Parable of the Workers in the Vineyard: Workers on the field (down) and pay time (up), Byzantine Gospel of 11th century, Byzantine gospel. Paris, National Library,Cod. gr. 74.
In the broad sense, encompasses the entirety of Byz. culture: thus, T. Talbot Rice's book (infra) includes sections on the imperial court, church, administration, army, etc. In the narrow sense, everyday life is ordinary human activity and comprises diet and costume, behavior and superstitions, entertainment, housing, and furniture. The subject is poorly studied and sources are limited: historiography, rhetoric, and liturgical texts are not very helpful, although they are the best known writings; archaeology provides some scattered data; hagiography, documents, and letters offer only small nuggets of information (P. Magdalino, BS 48  28–38). The content of mural and book illustration is of mixed evidential value: the costumes, gestures, and attitudes of protagonists in sacred iconography appear to be conventional and often antique, yet peripheral details in both urban and rural scenes may well reflect current circumstances.
While daily life in late antiquity was municipally oriented and situated primarily in open spaces, Byz. funneled its energy inside closed buildings. A comparison of two great vitae, those of Symeon of Emesa (6th C.) and Basil the Younger (10th C.), reveals the change: Symeon is depicted in the streets and squares, Basil within the houses of his supporters. Public life did not totally disappear—some processions and feasts continued to be held in public—but it was significantly contracted: the theater ceased to exist, religious services dispensed with many outdoor liturgical ceremonies, even races and circus games tended to be replaced by Carnivals and by sports and competitions, such as polo and tournaments, which were on a reduced scale and socially restricted. The shift from reading aloud to silent reading, the adoption of silent prayer, the abandonment of public repentance, the playing of quiet Board Games like chess—all these belong to the same phenomenon of “privatization” of everyday life.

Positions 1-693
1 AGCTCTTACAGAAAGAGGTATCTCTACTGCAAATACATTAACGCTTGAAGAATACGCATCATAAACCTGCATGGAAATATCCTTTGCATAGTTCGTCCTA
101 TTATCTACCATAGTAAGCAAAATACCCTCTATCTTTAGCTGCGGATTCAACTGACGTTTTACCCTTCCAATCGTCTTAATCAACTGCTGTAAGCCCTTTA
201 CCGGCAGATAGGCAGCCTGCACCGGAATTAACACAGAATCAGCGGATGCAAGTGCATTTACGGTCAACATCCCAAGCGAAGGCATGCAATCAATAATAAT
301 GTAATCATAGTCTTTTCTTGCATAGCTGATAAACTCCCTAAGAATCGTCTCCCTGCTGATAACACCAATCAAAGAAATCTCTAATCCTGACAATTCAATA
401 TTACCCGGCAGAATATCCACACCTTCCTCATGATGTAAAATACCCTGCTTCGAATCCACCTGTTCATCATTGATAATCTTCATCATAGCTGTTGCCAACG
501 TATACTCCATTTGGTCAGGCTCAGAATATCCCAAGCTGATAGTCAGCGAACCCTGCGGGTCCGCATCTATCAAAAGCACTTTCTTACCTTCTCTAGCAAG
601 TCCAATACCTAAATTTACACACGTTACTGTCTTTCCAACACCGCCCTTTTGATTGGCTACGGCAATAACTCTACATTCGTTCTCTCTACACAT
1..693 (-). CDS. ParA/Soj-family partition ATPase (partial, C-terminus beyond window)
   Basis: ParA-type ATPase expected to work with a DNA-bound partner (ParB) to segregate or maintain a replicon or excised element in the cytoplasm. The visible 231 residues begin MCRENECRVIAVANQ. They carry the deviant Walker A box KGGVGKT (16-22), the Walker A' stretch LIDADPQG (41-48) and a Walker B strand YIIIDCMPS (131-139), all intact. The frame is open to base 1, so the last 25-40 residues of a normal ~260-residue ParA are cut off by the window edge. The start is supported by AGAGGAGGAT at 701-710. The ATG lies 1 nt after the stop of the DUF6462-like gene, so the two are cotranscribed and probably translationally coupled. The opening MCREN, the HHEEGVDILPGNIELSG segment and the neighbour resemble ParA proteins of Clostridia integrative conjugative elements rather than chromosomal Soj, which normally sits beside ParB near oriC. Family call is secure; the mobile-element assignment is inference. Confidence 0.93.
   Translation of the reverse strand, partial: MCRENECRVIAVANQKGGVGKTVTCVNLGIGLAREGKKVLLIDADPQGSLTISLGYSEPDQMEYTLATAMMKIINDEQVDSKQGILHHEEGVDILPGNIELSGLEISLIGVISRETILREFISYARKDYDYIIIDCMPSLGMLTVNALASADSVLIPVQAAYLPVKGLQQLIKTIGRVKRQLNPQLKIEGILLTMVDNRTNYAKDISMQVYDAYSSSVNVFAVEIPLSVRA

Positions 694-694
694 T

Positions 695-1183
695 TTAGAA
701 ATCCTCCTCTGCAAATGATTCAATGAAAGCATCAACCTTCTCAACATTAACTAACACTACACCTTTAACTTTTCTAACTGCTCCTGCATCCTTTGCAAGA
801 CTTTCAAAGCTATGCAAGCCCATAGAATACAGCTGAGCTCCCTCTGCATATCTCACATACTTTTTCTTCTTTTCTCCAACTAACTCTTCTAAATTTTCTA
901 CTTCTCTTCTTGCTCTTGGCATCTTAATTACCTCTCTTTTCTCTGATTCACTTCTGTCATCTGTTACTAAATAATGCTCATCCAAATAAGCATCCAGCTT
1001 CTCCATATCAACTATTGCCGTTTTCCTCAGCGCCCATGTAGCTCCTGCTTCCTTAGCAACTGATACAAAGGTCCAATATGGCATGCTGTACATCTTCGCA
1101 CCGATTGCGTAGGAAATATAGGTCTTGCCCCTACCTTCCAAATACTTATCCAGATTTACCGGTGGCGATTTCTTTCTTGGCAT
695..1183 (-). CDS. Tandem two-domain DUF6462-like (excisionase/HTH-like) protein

With the exception of churches, there was no new construction of public buildings in Byz. towns, and the regular city planning of antiquity, with squares, porticoes, and wide avenues, was replaced by a chaotic maze of narrow streets and individual habitats. The Houses of the nobility (villas or mansions) also lost their orderly arrangement, which was replaced by a group of irregularly shaped rooms, bedchambers, terraces, and workshops; also abandoned was their openness to nature in the form of the atrium—with its impluvium, inner garden, and fountain—or naturalistic floor mosaics. Houses became darker, and the shift in lighting from lamps to candles after the 7th C. contributed as well to this change.